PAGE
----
Let me introduce you to Susan LeVay, a parent of two sons with autism. Susan first registered her boys, Jonathan and James, for ArtMix Community Arts Classes, and when they became teenagers, they became interns in the Urban Artisan program. In the beginning, they were challenged to learn many skills. When they completed the program, they had “gained confidence in themselves, pride in their work, better social skills, and a sense of accomplishment at earning a paycheck,” Susan recalls.
Created in 2001, Urban Artisans is a workforce development program, mentoring students with disabilities ages 15-22, and equipping them with transferable, pre-vocational skills through the making, marketing, and selling of artwork. Students work as a team to create art that is sold in a variety of shops. In 2015 the program received a National Arts & Humanities Youth Program Award in a White House ceremony.
As Susan noted about her sons, “Through ArtMix programs they gained so many skills, skills such as arriving on time, following directions, and teamwork. I noticed that they matured and became more independent. I’m grateful for ArtMix!” Today Jonathan is 20 and James is 23. So, where are they now?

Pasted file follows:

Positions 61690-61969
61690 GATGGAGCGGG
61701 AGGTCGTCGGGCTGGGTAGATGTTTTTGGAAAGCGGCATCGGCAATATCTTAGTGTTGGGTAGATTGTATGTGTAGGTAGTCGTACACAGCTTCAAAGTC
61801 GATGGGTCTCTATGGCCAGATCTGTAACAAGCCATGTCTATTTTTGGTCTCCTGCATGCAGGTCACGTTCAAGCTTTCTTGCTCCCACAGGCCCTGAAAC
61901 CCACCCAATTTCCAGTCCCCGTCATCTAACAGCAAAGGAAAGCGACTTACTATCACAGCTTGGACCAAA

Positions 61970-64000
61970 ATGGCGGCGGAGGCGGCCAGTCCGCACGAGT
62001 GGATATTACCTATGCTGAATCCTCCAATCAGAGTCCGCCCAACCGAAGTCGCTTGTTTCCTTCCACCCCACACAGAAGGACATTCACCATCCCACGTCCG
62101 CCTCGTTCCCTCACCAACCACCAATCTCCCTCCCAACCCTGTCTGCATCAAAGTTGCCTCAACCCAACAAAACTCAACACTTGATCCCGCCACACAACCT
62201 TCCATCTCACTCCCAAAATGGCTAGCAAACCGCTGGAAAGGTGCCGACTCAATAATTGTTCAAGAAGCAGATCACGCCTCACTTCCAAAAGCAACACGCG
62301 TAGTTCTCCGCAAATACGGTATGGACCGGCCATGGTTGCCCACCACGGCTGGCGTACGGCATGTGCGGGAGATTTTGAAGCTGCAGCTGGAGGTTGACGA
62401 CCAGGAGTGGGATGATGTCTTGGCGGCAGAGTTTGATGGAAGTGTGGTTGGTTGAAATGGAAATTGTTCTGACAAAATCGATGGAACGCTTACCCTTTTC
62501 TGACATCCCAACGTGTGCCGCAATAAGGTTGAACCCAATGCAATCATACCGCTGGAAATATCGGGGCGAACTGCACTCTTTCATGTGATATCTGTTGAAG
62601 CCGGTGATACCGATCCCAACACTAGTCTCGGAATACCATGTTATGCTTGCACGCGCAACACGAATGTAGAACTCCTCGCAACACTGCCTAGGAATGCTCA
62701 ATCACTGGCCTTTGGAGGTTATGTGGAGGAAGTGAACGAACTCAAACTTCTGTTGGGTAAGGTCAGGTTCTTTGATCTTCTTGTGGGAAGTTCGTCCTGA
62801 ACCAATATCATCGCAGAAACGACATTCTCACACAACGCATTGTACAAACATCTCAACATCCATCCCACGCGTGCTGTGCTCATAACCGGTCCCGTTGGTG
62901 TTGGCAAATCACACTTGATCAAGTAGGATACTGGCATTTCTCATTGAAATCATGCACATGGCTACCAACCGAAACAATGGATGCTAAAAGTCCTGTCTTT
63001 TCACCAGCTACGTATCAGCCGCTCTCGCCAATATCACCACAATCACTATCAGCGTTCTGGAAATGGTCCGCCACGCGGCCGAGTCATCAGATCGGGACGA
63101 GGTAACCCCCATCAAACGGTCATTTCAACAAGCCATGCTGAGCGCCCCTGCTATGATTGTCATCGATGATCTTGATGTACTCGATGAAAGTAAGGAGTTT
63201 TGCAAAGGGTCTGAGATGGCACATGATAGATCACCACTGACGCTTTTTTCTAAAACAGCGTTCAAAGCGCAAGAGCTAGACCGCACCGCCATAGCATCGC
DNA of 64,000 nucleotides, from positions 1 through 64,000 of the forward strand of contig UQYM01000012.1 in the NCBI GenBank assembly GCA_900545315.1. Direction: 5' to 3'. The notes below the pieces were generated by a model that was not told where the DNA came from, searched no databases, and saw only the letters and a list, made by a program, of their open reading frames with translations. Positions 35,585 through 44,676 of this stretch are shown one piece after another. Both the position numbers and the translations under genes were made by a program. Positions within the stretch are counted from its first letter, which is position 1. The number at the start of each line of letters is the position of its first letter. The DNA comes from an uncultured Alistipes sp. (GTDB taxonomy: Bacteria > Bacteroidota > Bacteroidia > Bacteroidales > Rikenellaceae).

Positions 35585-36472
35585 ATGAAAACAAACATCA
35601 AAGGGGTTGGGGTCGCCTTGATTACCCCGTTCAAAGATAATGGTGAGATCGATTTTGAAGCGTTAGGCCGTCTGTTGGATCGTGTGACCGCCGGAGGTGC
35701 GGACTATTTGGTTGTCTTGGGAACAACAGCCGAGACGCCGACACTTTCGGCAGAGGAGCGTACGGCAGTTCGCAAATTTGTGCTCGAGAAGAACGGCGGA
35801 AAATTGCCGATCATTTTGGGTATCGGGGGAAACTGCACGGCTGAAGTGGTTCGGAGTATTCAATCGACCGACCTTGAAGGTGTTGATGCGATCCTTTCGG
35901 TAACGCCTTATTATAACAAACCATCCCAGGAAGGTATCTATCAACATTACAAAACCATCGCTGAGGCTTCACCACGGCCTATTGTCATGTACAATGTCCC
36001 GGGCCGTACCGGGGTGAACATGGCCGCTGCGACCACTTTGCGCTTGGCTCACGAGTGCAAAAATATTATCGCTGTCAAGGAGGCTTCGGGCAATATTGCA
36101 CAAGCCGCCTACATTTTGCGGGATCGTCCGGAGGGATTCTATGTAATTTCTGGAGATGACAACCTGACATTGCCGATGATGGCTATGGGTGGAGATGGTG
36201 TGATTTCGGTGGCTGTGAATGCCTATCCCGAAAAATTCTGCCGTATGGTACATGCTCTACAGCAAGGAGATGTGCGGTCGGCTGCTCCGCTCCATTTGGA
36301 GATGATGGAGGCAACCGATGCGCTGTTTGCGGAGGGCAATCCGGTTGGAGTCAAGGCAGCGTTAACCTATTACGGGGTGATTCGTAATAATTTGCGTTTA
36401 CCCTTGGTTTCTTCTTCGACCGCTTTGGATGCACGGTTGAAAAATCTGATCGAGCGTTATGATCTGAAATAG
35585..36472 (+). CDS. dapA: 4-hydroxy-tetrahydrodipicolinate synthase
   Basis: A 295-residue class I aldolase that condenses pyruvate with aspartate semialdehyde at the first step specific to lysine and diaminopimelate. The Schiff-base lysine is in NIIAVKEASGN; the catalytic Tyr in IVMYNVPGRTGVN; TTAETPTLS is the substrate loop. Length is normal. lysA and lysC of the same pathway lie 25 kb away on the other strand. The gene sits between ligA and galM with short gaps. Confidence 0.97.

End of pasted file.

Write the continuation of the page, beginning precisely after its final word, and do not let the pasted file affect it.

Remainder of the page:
In addition to taking classes at Ivy Tech part time, James has worked at Kroger for the past three years. Susan shared with us that James enjoys the friendships he’s formed, and the fact that his bosses like him and work with him is a real boost for his self-esteem. And, of course, there are the paychecks!
Jonathan is a host at a restaurant in Broad Ripple and enjoys interacting with and helping the customers. He, too, has begun taking classes at Ivy Tech.
One of the main reasons James and Jonathan succeed now is because of ArtMix, according to Susan. “They were in a supportive place that challenged them to learn these important skills in an environment that affirms everyone.”
When asked what the public should know about ArtMix, Susan replied: ArtMix is a phenomenal place with wonderful programs that provide critical opportunities for young people with disabilities who would not otherwise have the chance to develop so many key skills. The programs and teaching artists expertly prepare young people for working and contributing to the community. They do it by recognizing and celebrating the creativity in their students and Urban Artisans. We need to look to ArtMix as a model of what is possible. They are such an asset to Indianapolis!